June 20, 2021
To some, it might seem a brave choice by School of Ballet Theatre UK Artistic Director, Founder and Principal Christopher Moore, although it says much that he thought they could pull it off. Even the big national ballet conservatoires usually take the ‘bits-and-pieces’ approach for their end-of-year performances, presenting a collection of short works and excerpts, mixing contemporary with classical, and sometimes more. For the School of BTUK end-of-year digital streaming, Moore not only went 100% classical, but for Swan Lake, in full, with all dancing roles performed by the students except Siegfried and Odette/Odile.
For all their star principals, it is the corps on which companies often take most pride, however; and they are probably more important in Swan Lake than anywhere else, although Act II of Giselle runs it close. While Tchaikovsky’s music certainly plays its part, it is the corps who create the ethereal lakeside scene. It is they who frame the action and who often steal the attention. Those characters in the background are important in other scenes too. It’s an important skill to learn and being involved in such a big production gives students invaluable experience. And, let’s not forget that, elsewhere, Swan Lake also gives plenty of opportunity for individual moments too.
While they appear in Act II, creating that initial dark, moody moonlit atmosphere, it’s at the beginning of Act IV of Moore’s production that the women of the corps really get the chance to shine. For any group of individual artists, moving as one in unison or otherwise knitting together precisely is incredibly difficult. Yet, in that long ensemble dance, the students do largely pull it off, and that’s even accounting for the fact that film can be a very unforgiving medium. Perhaps it’s the way the camera draws the focus but somehow it allows the eye to spot anything even a split second out of step or a fraction out of place that live would be missed.
But back to the beginning, where Moore adds a neat narrative touch by briefly letting us meet Odette before she falls under Rothbart’s spell. As the magician, the darkly feathered Paul Meneu immediately cuts a commanding figure (helped by some enormous wings), his cold eyes especially apparent.
At Siegfried’s birthday celebrations, the ensemble looked genuinely happy and natural in the pleasing ensemble dances. Ably supported by Louisa Bratby and Mhairi Wallace, Michael Maple stood out in the Peasant pas de trois for his airy, light leaps and great turns. Moore also follows the Russian tradition of having a Jester. It’s a tricky character to get right, so easy to overdo to the point of becoming tiresome, but Vilhelm Koskela gets it pretty much spot on, and later shows what a fine virtuoso dancer he is too.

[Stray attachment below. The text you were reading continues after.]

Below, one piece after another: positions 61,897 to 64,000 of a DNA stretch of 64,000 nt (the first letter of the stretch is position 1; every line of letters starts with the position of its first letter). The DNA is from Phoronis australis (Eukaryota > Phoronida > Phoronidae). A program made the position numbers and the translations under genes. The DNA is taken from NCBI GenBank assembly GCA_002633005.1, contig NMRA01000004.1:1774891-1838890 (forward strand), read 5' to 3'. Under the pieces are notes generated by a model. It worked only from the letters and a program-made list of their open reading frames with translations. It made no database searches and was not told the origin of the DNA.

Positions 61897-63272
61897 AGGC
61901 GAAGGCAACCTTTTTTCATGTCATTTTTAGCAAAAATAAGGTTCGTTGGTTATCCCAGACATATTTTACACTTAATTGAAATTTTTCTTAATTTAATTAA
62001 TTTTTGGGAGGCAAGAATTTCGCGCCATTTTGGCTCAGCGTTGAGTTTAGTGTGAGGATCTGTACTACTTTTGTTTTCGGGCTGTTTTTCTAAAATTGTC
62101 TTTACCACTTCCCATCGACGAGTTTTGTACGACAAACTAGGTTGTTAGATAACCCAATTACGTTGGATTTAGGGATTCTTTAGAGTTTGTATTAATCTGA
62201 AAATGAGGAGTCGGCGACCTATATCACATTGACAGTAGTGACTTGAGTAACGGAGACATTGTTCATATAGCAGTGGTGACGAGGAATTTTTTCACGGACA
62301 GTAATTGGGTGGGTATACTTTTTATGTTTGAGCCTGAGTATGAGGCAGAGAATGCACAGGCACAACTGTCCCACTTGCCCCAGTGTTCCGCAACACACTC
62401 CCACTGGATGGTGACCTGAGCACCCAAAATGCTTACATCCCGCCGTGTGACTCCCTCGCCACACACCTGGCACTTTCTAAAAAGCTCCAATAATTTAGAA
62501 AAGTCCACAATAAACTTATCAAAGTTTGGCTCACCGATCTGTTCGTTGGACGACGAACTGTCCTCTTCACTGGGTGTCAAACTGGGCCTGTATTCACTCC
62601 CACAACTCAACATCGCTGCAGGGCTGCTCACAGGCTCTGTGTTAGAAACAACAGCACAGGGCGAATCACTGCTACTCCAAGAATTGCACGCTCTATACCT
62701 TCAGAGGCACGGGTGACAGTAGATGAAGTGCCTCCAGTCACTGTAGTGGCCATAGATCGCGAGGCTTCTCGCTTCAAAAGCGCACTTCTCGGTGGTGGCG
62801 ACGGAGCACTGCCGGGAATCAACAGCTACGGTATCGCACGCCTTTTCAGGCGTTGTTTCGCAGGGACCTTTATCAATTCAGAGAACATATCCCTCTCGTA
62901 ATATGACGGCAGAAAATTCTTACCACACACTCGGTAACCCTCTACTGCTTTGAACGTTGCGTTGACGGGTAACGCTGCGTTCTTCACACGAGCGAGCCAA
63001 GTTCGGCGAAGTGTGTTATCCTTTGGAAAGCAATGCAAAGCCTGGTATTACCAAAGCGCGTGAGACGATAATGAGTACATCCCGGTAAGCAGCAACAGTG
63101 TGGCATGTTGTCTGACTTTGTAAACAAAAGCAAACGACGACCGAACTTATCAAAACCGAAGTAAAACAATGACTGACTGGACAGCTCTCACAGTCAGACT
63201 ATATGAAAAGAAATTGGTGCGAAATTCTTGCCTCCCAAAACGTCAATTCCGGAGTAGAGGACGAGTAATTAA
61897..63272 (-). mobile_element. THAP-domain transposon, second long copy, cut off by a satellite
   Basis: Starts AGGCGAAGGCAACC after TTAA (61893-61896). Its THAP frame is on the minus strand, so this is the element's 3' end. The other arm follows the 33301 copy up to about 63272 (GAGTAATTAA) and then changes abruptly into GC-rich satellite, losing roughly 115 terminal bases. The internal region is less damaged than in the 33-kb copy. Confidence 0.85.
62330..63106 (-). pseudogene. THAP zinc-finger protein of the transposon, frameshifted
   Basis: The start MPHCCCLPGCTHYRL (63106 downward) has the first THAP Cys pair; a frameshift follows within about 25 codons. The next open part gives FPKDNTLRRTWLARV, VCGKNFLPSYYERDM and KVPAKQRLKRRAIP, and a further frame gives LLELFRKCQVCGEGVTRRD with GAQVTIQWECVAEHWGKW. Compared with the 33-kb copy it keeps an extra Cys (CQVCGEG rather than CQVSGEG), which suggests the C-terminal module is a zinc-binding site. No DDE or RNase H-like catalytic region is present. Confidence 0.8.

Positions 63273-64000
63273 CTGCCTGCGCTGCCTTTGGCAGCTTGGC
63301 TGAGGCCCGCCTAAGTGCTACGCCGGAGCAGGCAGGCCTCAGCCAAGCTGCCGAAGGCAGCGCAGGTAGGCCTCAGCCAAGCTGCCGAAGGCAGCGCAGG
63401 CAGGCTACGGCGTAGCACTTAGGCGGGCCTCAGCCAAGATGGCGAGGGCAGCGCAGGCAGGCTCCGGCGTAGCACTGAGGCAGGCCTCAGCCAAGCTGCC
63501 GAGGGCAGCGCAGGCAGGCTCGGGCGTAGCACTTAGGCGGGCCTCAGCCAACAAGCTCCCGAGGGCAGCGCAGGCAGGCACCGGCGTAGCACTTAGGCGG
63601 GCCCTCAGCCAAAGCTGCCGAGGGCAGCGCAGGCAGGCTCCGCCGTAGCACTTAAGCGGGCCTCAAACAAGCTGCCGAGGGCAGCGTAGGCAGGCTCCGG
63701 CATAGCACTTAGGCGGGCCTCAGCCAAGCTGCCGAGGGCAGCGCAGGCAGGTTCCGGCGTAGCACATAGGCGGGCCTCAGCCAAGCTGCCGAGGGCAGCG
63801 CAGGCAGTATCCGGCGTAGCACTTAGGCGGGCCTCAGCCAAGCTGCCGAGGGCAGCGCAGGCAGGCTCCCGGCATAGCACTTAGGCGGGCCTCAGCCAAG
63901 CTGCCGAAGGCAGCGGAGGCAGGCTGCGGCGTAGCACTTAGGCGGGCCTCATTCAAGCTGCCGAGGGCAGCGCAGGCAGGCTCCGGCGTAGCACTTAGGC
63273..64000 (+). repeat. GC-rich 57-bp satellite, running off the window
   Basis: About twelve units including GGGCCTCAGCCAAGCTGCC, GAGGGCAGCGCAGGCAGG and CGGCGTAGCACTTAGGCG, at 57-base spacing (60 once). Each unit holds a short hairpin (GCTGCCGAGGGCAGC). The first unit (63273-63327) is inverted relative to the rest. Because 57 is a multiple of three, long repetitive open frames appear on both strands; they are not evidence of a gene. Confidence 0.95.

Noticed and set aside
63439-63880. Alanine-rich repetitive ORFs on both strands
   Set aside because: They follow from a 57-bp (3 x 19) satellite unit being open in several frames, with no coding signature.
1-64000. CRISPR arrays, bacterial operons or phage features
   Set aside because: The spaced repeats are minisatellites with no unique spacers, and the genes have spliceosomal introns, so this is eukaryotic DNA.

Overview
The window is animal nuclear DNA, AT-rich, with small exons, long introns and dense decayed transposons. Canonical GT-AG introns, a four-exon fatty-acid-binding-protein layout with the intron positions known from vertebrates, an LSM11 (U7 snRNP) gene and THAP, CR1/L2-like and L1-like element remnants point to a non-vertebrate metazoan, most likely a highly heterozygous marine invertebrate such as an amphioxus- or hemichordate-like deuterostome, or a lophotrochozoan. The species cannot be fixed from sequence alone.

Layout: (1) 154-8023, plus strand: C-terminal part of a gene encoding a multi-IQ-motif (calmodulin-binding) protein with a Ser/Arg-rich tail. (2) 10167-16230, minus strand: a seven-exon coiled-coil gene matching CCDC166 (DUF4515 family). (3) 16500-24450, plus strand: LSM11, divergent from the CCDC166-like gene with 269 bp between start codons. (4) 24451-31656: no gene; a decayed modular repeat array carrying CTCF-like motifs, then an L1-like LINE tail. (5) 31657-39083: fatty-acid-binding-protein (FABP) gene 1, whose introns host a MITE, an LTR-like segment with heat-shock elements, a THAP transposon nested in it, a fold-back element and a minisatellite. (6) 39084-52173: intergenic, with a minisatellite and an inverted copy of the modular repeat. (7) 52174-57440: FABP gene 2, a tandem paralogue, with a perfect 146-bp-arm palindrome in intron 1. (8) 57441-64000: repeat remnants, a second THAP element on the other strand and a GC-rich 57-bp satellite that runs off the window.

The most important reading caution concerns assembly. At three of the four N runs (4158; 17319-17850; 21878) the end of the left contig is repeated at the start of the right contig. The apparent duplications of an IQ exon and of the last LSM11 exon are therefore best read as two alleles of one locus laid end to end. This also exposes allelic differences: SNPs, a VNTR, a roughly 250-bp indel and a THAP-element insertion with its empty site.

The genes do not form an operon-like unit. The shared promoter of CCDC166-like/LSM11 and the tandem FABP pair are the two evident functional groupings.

As Odette, BTUK principal Miriam Konnerth is deliciously delicate and fragile. Her ambiguity seen in conflicting signals is perfect. When fellow principal Ewan Hambleton’s Siegfried reveals himself, she moves away and makes to hide but sneaks a look as if she wants to be found. She runs away, arms like wings as though she wants to fly away, but never that far. Later, when they are together, she pulls away, but always, always comes back. And all the time, her face tells us she is resigned to what she is.
At the ball, Konnerth is a calculatingly cool Odile. Everything is sharper, her face taut with a thin smile that suggests immediately this is not going where a certain young man thinks it is. Even her fingers seem longer, like daggers ready to strike. She is seductively evil, leading Siegfried on beautifully like a cat playing with a mouse while Meneu’s Rothbart prowls in the background. There’s a delicious moment when she looks away and smiles to herself. She’s knows her prey is well and truly snared. Her dancing is utterly confident too. As with her Odette, she makes every moment count, every balance is held, and it’s all rounded off near perfect set of fouettés.
Hambleton is a fine Siegfried, a little reserved, but certainly noble, which goes for his attentive and considered partnering too.
Previously in the Act III ballroom, princesses Katie Norman (a nicely, slightly sultry Spanish), Lois Bullough (Polish) and Freya Hough (Italian), all sparkle as they try unsuccessfully to catch Siegfried’s eye. It’s Rosie Hall’s Hungarian princess who really catches the eye, though. Apart from a winning smile, picked up wonderfully by the camera, she has the bonus of dancing alone, albeit with four supporters behind. And she makes the most of it, hanging onto lovely extensions or well-held balances for that extra split-second.
Moore opts for a happier conclusion than some. There’s no Siegfried and Odette leaping to their deaths, which doesn’t really make any sense anyway, but with Rothbart vanquished, he just leaves us with Odette and Siegfried in embrace.
Filmed in BTUK’s new studio theatre in Hinckley and using the company’s Swan Lake costumes and sets, the production looks a treat too. Daniel Hope, Hayley Turner and Val Plant’s costumes are beautiful as ever. The palace is formal without being overly opulent, while the lakeside is dreamy, much helped by Ryan Phillips’ lighting.
It is a super production all round, one in which everyone plays their part well. Swan Lake has never been my favourite ballet, but I did rather enjoy this. Christopher Moore, his artistic staff and all the dancers should be proud. Swan Lake in full? Maybe not so crazy after all.